GOP governors rebuke party members’ ‘outrageous rhetoric’ over Trump search

A handful of Republican governors have criticized the “outrageous rhetoric” of their party colleagues in the US Congress, who have accused federal law enforcement officers of a politicized attack on former president Donald Trump after executing a court-approved search warrant on his Florida home this week.

Maryland governor Larry Hogan, a Republican moderate, described attacks by party members as both “absurd” and “dangerous”, after a week in which certain Republicans have compared the FBI to the Gestapo and fundraised off the slogan: “Defund the FBI”.

Speaking to ABC News on Sunday, Hogan described the comparisons of the FBI to Nazi Germany’s secret police, made by Florida senator Rick Scott, as “very concerning to me, it’s outrageous rhetoric”.

He added: “It’s absurd and, you know, it’s dangerous,” especially after an armed man enraged by the raid was killed in Ohio when he tried to invade an FBI office. “There are threats all over the place and losing faith in our federal law enforcement officers and our justice system is a really serious problem for the country.”

On Monday, FBI agents executed a search warrant at the former president’s private members club and residence in south Florida with an unsealed warrant later revealing Trump is under investigation for potential violation of the Espionage Act and obstruction of justice over his alleged mishandling of classified documents.

The episode inflamed conservative commentators and politicians still deeply loyal to the former president, and was followed by the attack on the FBI field office in Cincinnati, Ohio, on Thursday, which led to a six-hour armed standoff that left the lone gunman shot dead.

Hogan, who is rumored to be considering a run for the Republican presidential nomination in 2024, argued that many of his colleagues in Washington had been “jumping to conclusions without any information, which I think was wrong”.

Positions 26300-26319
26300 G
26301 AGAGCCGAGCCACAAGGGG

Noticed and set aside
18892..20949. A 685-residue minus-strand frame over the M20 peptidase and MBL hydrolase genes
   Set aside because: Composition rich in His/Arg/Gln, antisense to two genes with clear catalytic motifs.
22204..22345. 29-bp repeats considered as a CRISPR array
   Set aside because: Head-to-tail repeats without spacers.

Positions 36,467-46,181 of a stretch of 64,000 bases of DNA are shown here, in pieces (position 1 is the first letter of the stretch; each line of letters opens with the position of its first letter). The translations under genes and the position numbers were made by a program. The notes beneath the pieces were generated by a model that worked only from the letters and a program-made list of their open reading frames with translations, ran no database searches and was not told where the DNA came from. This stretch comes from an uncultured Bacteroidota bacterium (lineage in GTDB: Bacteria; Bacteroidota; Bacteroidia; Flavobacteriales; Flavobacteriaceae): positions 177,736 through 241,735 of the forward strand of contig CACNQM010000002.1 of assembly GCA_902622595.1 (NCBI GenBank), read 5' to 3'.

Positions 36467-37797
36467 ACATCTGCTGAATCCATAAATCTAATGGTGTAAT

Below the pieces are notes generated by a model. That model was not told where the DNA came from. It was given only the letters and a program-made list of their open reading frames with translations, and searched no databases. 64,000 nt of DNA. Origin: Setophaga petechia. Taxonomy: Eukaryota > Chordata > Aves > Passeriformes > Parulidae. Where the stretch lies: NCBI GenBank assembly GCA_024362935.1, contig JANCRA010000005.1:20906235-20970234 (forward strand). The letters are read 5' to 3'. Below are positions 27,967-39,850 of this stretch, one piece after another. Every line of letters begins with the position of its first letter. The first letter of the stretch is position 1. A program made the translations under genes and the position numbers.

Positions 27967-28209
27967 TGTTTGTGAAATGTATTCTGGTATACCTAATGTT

He added that revelations in the unsealed warrant were a “serious concern” but argued investigators should provide further details on the contents of the seized documents.

Hogan’s comments were followed by remarks from Arkansas’s Republican governor Asa Hutchinson, who appeared on CNN on Sunday and partially mirrored his Maryland counterpart.

“If the GOP is going to be the party of supporting law enforcement, law enforcement includes the FBI,” Hutchinson, a former US prosecutor and private practice attorney, said.

He added: “We need to pull back on casting judgment on them. … No doubt that higher ups in the FBI have made mistakes, they do it, I’ve defended cases as well, and I’ve seen wrong actions. But we cannot say that whenever they [FBI officers] went in and did that search that they were not doing their job as law enforcement officers.”

The comments marked a rare rebuke of the extremist rhetoric from Republican party members following the execution of the search warrant. Many senior Republicans have remained largely quiet in the wake of the unprecedented law enforcement action, while others have appeared on conservative news channels supporting baseless accusations that the FBI planted evidence during the search.

The Republican congresswoman from Wyoming Liz Cheney, a ranking member on the House committee investigating the January 6th attack on the US capitol, has condemned her colleagues’ rhetoric as “sickening”.

“I have been ashamed to hear members of my party attacking the integrity of the FBI agents involved with the recent Mar-a-Lago search,” Cheney wrote on Thursday. “These are sickening comments that put the lives of patriotic public servants at risk.”

Meanwhile on Sunday, the White House continued refraining from commenting on the search warrant. Press secretary Karine Jean-Pierre repeatedly declined to answer questions on the matter during an interview with ABC News, citing the US justice department’s independence on law enforcement matters.

When shown video of comments made by House Republican Elise Stefanik, a staunch Trump loyalist, who described the search as “complete abuse and overreach” by the FBI, Jean-Pierre broadly fired back.

She said: “The Department of Justice, when it comes to law enforcement, is independent. This is what we believe, and this is what the president has said. This is not about politicizing anything. That is not true at all.”

Jean-Pierre added a reminder that US attorney general Merrick Garland was confirmed by the US Senate in bipartisan vote, and that Trump nominated FBI director Christopher Wray to his position in 2017.